Wildlife

Orca stranded on Southeast Alaska beach swims away with high tide

A live, 20-foot long killer whale stranded on a rocky Southeast Alaska beach refloated back to sea Thursday afternoon, the National Oceanic Atmospheric Administration said.

A vessel on the east side of Prince of Wales Island called in the stuck marine mammal to the U.S. Coast Guard Thursday morning, said Julie Speegle, a NOAA spokeswoman. NOAA authorized the crew to pump seawater on the animal keep it wet and to keep birds away, according to Speegle.

Twitter user Tara Neilson shared a photo of the whale while it was stranded. It appeared to be lodged in seaweed-slicked rocks. At the time, people were pouring buckets of water on it to keep it wet.

By the early afternoon, a NOAA law enforcement officer was on the beach, and the agency was asking people to stay away.

“This animal is in a situation where it is exceedingly stressed,” Speegle said. “The more humans nearby, the more it will be stressed.”

Killer whales, even stranded, can be dangerous, she said.

[A killer whale was headed toward a sea otter in Kachemak Bay. Then the otter hopped on a boat — and stayed there.]

The killer whales seemed to be injured, though it’s not clear how seriously. Speegle said it had been vocalizing, making the haunting clicks and whistles and pulsing calls the animals are known for. More killer whales were reported in the area, offshore.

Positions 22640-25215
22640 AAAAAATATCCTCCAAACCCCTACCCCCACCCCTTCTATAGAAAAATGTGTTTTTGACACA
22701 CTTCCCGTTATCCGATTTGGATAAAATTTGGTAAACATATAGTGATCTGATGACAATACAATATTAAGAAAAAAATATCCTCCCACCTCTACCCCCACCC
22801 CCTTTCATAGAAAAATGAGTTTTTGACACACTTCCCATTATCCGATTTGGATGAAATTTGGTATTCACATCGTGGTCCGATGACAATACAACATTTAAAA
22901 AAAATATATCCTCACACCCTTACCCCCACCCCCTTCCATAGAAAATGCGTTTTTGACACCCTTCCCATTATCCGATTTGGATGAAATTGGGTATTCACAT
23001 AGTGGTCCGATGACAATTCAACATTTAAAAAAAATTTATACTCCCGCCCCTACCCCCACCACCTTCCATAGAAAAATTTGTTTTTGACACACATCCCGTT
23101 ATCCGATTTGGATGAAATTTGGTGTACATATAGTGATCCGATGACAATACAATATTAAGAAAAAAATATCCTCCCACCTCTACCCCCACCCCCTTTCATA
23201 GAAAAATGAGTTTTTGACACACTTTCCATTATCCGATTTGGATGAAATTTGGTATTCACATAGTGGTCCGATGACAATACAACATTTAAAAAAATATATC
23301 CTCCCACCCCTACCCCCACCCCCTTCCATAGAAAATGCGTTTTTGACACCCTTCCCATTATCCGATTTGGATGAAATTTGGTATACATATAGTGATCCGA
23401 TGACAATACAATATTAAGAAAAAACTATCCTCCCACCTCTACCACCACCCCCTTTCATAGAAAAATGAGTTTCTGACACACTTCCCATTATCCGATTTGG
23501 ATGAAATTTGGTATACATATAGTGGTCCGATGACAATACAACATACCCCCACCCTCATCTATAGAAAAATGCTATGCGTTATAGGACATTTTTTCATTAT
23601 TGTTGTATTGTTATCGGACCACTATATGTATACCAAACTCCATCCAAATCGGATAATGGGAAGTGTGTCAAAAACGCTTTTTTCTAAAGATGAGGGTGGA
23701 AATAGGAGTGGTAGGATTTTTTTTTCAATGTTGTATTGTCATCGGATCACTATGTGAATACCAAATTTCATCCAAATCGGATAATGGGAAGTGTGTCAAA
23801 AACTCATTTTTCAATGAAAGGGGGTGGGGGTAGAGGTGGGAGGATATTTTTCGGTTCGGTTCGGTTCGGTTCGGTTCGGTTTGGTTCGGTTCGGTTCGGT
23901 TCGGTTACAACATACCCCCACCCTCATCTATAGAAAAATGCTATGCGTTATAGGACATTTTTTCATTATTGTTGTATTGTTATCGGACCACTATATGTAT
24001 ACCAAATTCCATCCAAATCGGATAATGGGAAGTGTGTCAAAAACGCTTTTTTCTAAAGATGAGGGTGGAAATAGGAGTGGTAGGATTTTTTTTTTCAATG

The tide came in enough to refloat the whale and it swam away around 3 p.m., Speegle said.

“Our officer and troopers report the whale was a bit slow at first, and meandered around a little before swimming away,” she said.

Live strandings are unusual, but they do happen. Two killer whales survived being stranded in Turnagain Arm in the 1990s, according to NOAA.

There’s no evidence the magnitude 8.2 earthquake in the Alaska Peninsula area Wednesday night in any way contributed to the stranding, she said.

Bay Cetology, a group of British Columbia-based marine biologists, identified the stranded whale as “T146D,” a 13-year-old that is part of a transient population of animals last seen off the Haida Gwaii archipelago on July 3.

NOAA said it hadn’t confirmed which pod the whale belongs to or its age.

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